Tater Tots jump the shark: Last Tuesday, the Washington Post discussed some jokes which Candidate Warren told as part of a high-profile event last fall.
The jokes were delivered during a town hall forum broadcast by CNN. In last Tuesday's report, the Post brushed by a striking bit of information—the exchange, which seemed to be spontaneous, had in fact been pre-planned.
That said, should Warren have told the jokes at all? They possessed a Dowdian type of inverted sexual politics, the kind which affirms traditional ridicule when aimed in other directions.
More broadly, the jokes ridiculed the millions of people who hold a particular view which major Democrats widely held right through the last election.
Should Warren have told those jokes? In real time, Ruth Marcus said she shouldn't have. Marcus said that Warren's "good zingers" made for "bad politics."
We're inclined to agree with that view. To peruse her column, click here.
Meanwhile, as previously noted:
In yesterday's New York Times, readers were handed a dispiriting front-page report about a type of identity Babel within the Buttigieg campaign. One of the sachems whose views were ignored is one year out of college.
On the "Times readers just wanna have fun" side of town, the paper led its National section with this lengthy report about several candidates' dogs.
As a kindness, we didn't mention a third report in yesterday's Times—but the report apparently went over big with subscribers. On this morning's page A3 (print editions only), we learned how big it was:
The ConversationThis too was a front-page report. In this case, it was the featured front-page report in yesterday morning's Food section. The report about the candidates' dogs was the featured front-page report in yesterday's National section.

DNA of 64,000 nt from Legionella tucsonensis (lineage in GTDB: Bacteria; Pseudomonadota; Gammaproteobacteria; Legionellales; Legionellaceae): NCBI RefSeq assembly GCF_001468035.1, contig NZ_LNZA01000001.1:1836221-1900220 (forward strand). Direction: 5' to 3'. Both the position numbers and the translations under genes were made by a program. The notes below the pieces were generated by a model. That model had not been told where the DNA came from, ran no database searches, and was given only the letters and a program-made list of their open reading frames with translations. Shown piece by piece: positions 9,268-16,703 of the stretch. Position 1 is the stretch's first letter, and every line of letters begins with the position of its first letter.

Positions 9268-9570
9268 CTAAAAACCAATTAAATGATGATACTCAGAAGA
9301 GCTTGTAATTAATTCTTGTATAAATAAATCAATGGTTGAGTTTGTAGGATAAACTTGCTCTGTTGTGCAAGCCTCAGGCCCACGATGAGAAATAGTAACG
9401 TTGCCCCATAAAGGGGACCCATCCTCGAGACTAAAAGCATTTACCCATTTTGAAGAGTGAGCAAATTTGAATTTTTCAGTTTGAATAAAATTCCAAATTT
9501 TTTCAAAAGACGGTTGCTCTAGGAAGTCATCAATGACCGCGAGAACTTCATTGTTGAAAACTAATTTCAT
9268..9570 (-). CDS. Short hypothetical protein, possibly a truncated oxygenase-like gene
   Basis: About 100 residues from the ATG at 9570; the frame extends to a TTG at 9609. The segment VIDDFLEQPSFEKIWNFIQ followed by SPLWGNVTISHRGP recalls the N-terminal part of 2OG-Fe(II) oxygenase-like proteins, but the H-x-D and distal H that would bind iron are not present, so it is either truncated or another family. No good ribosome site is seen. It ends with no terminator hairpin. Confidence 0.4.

FOUR OF THE MOST READ, SHARED AND DISCUSSED POSTS FROM ACROSS NYTIMES.COM
3. A Classic Midwestern Dish Becomes a Talking Point in Iowa
Parties hosted by the presidential campaign of Senator Amy Klobuchar of Minnesota have been featuring a local favorite from her home state, Taconite Tater Tot Hot Dish.
Because of its placement in Food, we didn't mention the featured report about the Tater Tot Hot Dish. But you can't keep a failed electorate down!
According to today's A3, the report about the tater tot dish became one of the most discussed reports in the whole New York Times empire! Inquiring minds wanted to read, discuss and share!
Alas! We've been encouraging you to process the claim that "it's all anthropology now." The decades-long dumbness of our national discourse has taken us past the point where the River Styx flows to the sea. All that's left is the anthropology—the attempt to explain the source of the cascading stupidities which have left us with Donald J. Trump.
Might we suggest one more possible exhibit? We take you to New York magazine, where two reporters debated this topic today:
Could Elizabeth Warren’s Ground Game Propel Her to an Iowa Victory?Their conversation may have been sharp. We didn't bother to read it.
That said, we can answer the question that headline poses. The answer to that question is yes!
Yes, her ground game could propel her to victory—but also, it might not. It's also true that we'll all find out if we simply wait a few days.
That said, rational animals love to speculate. They love to sift through polls.
They love to waste large chunks of time making useless predictions. When we say it's all anthropology now, this is yet another part of what we incomparably mean.
Full disclosure RE sources and methods: This report was prepared in consultation with Future Anthropologists Huddled in Caves, a disconsolate group of future scholars who report to us from the years which follow the global conflagration to which they refer only as Mister Trump's War.